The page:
Besides crash-testing cars, the Insurance Institute for Highway Safety does a lot of statistical analyses of motor vehicle crashes. We recently came upon an IIHS' report that provides a state-by-state breakdown of crash fatalities by vehicle type. Based on 2016 data from the U.S. Department of Transportation's Fatality Analysis Reporting System, the report compares fatalities caused by cars, pickup trucks/SUVs, large trucks, motorcyclists, pedestrians and bicyclists in all 50 states and the District of Columbia.
For the purposes of PickupTrucks.com, we're looking at fatal crashes involving pickups/SUVs and cars by state.
The report shows that in eight states, the percentage of occupant deaths caused by pickup and SUV crashes was greater than the percentage of deaths by cars. Of course, they are the states where pickup truck and SUV ownership is quite high. Here are the eight states where it's safer to drive in cars than in pickups and SUVs followed by the percentage of occupant deaths per vehicle type:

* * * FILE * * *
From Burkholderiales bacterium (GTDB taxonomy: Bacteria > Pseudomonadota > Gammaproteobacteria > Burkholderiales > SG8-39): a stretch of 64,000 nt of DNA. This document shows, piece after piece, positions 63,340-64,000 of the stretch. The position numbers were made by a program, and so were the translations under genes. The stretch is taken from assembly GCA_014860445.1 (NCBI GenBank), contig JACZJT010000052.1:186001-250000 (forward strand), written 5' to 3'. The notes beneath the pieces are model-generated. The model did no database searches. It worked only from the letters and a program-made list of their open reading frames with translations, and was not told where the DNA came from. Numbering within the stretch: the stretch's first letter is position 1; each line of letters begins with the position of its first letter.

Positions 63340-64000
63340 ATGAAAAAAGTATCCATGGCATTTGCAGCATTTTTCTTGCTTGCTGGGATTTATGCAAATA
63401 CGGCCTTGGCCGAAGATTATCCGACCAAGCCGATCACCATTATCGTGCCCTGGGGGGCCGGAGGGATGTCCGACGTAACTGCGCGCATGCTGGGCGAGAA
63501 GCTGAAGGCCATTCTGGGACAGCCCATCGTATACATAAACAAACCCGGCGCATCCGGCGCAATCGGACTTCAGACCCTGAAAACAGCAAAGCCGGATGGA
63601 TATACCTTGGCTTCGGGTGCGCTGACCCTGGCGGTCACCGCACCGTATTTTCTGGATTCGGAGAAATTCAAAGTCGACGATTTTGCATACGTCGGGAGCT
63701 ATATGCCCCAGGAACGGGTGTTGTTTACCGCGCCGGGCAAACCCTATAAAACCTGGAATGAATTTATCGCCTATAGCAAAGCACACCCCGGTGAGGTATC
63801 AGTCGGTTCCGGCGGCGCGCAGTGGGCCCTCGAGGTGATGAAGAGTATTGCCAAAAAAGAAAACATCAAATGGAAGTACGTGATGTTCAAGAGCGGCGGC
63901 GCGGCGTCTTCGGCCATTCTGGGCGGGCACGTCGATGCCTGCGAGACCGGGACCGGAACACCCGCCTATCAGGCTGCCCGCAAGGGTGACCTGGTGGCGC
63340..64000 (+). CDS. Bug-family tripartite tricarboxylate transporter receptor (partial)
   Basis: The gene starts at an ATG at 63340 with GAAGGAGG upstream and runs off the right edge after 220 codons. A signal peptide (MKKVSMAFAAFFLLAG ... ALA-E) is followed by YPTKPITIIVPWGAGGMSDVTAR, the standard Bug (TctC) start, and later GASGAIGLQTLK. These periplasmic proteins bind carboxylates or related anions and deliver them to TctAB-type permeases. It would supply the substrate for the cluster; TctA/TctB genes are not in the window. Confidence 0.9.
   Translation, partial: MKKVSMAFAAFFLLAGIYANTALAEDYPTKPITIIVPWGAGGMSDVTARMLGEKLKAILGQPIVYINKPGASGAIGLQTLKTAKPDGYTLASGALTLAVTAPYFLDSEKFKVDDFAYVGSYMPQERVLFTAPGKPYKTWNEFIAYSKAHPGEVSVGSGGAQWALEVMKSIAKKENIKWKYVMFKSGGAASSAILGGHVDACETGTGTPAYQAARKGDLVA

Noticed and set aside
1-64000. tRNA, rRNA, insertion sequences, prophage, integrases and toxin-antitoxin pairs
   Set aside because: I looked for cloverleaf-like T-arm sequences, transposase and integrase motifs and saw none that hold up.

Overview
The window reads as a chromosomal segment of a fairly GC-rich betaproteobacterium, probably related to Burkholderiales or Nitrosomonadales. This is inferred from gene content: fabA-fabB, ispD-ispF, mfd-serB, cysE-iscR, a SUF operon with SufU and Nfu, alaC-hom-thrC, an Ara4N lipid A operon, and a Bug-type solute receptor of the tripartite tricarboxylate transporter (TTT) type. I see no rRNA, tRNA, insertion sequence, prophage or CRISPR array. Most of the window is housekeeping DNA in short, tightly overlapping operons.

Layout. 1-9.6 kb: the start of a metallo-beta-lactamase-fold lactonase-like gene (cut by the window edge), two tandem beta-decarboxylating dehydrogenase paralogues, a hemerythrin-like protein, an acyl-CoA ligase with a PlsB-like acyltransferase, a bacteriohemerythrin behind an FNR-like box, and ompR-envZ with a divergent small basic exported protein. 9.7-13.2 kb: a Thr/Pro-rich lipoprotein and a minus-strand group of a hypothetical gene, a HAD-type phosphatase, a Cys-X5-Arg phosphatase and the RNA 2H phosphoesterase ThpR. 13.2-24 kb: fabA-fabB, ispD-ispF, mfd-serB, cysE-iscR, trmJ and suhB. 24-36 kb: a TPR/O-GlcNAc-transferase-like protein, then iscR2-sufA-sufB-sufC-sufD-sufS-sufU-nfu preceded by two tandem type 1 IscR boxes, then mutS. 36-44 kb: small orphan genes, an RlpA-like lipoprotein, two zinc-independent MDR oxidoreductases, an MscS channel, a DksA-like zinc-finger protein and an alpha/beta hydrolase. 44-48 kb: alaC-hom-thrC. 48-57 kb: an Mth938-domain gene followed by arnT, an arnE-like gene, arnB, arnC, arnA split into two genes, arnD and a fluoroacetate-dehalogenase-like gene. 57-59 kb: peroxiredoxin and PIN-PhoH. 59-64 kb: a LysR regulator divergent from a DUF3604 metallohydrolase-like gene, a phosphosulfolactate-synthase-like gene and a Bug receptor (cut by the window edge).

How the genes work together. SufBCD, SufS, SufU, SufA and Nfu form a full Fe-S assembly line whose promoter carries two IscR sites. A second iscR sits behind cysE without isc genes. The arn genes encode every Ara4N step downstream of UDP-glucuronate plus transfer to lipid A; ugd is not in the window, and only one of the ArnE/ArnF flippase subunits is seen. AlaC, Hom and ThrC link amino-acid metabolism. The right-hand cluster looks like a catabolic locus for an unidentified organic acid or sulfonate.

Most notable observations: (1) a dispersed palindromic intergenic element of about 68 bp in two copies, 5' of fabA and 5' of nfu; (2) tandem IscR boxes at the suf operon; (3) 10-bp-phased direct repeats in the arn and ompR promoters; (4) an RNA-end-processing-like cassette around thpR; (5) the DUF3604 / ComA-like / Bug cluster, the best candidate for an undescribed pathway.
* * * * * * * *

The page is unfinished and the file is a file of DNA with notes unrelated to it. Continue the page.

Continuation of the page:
State: Pickups and SUVs/Cars
- Alaska: 42 percent/19 percent
- Idaho: 43 percent/31 percent
- Montana: 46 percent/29 percent
- New Mexico: 38 percent/28 percent
- North Dakota: 36 percent/32 percent
- Oklahoma: 36 percent/31 percent
- South Dakota: 41 percent/28 percent
- Wyoming: 44 percent/18 percent
Of course, the total number of deaths by vehicle type depends on many factors, one of which is a state's population. Statistically, pickup and SUV occupants are safer in the states marked in blue on the accompanying map compared to the states marked red, but that doesn't necessarily mean that the total number of deaths was lower in blue states than in red states.